Review of the Belkin Power Strip w/ Remote Switch

So we are setting up our desk in the office and I have a ton of things that need to be plugged in.  Many of them pull a phantom load (use power even when turned off) so I need some convenient way of totally disconnecting them from the power outlet when not in use.


Sure, I could climb under the desk each time and unplug items, but I want something more user friendly as this will be something that is done multiple time per day.  My initial thought was a simple power strip with an on/off switch, so I went down to Home Depot. While browsing their selection of power strips I happened upon what appeared to be an ingenious device--the Belkin Conserve Switch, a surge protector with a wireless remote on/off switch designed to conserve power by making it easy to disconnect devices with a phantom load.

Perfect, I thought!  I'll plug all the computer equipment, hard drives, speakers, etc into the power strip which will be buried under the desk.  All I have to do is mount the wireless switch in a convenient location and I'm good to go.  Well, it was a good idea while it lasted.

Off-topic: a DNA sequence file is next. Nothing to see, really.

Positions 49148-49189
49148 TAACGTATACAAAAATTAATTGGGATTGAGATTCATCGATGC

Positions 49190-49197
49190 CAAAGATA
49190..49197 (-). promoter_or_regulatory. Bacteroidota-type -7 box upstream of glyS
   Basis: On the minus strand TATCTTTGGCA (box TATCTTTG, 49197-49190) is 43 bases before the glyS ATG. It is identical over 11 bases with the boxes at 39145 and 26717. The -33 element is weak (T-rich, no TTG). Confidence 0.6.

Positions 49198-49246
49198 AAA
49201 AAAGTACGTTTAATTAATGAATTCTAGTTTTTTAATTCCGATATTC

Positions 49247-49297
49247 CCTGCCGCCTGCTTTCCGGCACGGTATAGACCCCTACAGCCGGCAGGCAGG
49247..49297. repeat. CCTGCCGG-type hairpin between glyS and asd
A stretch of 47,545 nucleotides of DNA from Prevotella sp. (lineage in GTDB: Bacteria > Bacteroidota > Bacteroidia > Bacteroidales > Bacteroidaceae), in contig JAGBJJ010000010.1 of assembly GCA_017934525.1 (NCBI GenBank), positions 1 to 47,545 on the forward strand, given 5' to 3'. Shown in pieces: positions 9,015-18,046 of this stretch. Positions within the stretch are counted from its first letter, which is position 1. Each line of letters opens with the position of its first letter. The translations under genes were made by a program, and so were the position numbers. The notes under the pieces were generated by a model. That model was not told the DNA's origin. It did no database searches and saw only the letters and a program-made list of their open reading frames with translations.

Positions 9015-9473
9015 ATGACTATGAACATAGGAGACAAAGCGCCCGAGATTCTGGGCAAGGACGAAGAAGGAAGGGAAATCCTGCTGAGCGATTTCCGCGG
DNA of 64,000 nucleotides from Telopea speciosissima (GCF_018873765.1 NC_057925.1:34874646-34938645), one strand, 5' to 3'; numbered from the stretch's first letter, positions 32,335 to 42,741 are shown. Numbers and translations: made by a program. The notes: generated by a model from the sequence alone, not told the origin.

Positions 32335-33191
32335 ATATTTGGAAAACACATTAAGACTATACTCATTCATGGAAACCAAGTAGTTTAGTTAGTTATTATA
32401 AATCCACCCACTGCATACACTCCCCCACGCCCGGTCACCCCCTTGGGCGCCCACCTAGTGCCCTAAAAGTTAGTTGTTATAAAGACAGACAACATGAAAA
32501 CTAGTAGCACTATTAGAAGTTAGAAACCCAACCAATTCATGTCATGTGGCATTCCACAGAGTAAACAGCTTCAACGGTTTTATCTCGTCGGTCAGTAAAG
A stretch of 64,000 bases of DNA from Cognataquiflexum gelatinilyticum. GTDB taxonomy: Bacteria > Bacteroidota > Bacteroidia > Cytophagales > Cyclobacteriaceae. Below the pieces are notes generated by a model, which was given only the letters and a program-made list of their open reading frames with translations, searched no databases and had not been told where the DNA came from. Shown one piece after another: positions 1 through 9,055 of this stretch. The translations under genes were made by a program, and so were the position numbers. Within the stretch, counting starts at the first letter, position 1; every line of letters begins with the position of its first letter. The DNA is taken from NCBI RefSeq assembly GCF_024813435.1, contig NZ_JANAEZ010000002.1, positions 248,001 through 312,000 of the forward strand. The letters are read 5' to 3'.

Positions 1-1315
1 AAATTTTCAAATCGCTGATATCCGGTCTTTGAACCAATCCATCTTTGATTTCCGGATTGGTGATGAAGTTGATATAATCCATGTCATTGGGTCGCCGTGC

And the Disadvantages...

The problem came when I hooked it up, turned the remote switch off and checked the inverter...which wouldn't go into "search" mode.  When no loads are detected, inverters will go into a hibernation mode called "search" where they use much less power and are continually searching for someone to turn a switch on so it can power up again.  So the inverter wasn't going to sleep.  I knew something must still be using power.

It didn't take long to discover that it was the power strip!  I plugged it into a Kill-A-Watt meter and sure enough, it uses power even when off.  After I unplugged the unit from the wall, our inverter went into search mode.

So while this device is a good idea and may be of slight benefit to folks who are on the grid, it is of virtually no benefit to off grid homesteads.

Nick Meissner

Nick Meissner’s adventure with homesteading and off-grid living began in the late '90s with a less-than-bare-bones budget. Over the past 12 years, Nick has taught thousands of people about renewable energy, homesteading, water systems, and independence in general. He's deeply in love with his beautiful wife Lisa and thoroughly enjoys their two children.